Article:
Controversy over access to the National Register of Voters

  • 10th October 2013
  • 2013
  • // Display comment count + link

Controversy over access to the National Register of Voters and non-compliance with the provisions of Electoral (Registration of Voters) Decree 54 of 2012.

(Reference our telephone conversation this morning)

I write following the recent media controversy over access to the National Register of Voters.

Under Section 11 of the decree(Publication of the National Register of Voters), the Permanent Secretary is required to “at least once in a year” publish the National Register of Voters.

We note that the Register was not published last year and urge you to publish it this year as required by law.

We further draw your attention to Section 13 of the decree which requires the Permanent Secretary to, at least once every six months, publish in the Gazette and in the daily newspaper, a notice listing the names of all persons whose names have been removed from the Register. This has not been complied with. If no names were removed, the notice should so state but it must be published.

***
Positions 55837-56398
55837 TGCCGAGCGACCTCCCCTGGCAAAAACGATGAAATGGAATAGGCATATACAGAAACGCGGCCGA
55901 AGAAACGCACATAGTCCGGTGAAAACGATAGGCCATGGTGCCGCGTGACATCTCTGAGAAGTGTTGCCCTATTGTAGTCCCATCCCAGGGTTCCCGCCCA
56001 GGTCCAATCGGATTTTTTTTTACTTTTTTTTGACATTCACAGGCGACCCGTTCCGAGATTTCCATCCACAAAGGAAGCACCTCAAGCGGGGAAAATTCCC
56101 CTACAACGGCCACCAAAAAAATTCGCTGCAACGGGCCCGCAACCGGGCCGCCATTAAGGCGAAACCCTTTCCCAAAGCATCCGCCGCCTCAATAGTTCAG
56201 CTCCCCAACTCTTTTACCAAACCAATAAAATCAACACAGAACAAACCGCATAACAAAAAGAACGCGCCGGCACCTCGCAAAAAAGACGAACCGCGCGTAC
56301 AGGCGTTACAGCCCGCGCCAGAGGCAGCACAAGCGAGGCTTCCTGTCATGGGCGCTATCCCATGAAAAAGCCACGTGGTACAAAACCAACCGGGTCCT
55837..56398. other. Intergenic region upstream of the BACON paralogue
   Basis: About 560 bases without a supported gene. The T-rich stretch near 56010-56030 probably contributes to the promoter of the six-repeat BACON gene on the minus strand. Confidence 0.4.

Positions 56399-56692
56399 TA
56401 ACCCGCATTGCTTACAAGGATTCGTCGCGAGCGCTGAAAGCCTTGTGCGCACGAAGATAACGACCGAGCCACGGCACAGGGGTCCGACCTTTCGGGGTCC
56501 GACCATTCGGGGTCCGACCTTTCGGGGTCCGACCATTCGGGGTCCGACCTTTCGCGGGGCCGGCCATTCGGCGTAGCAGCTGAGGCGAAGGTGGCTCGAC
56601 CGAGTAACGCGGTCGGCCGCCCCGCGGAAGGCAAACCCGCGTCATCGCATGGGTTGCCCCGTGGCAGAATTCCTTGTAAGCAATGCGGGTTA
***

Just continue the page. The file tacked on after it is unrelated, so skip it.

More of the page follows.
In terms of accessibility of the National Register of Voters to the general public, we note that Section 15 requires the Register to be kept for public inspection at the office of the Permanent Secretary or “at such other convenient places” as the Minister or Permanent Secretary may specify.

May I suggest that in keeping with past practice and the need for transparency and credibility in such matters, the Register be also made available for public inspection at other convenient places such as post offices, district offices or municipal and provincial council offices. Members of the public shouldn’t be forced to travel long distances to access it.

Section 16 of the decree permits registered voters to make an objection to the inclusion of the name of any other person on the National Register of Voters. This will not be possible unless it is accessible to them in a published (printed) form at convenient locations mentioned above.

We note that currently the Register is hidden from the public view. It is held in electronic format and accessible only by selected members of your staff who have its access code. This can hardly be construed to mean … “ the Register is accessible to the public”, as claimed by the Attorney General.

You confirmed that soft copies would not be made available to political parties or individuals as a decision on this has yet to be made. If that is so, then it shows a reluctance on the part of the authorities to observe the rules of transparency and to comply with the law.

I shall be grateful for your response to the issues raised herein in due course.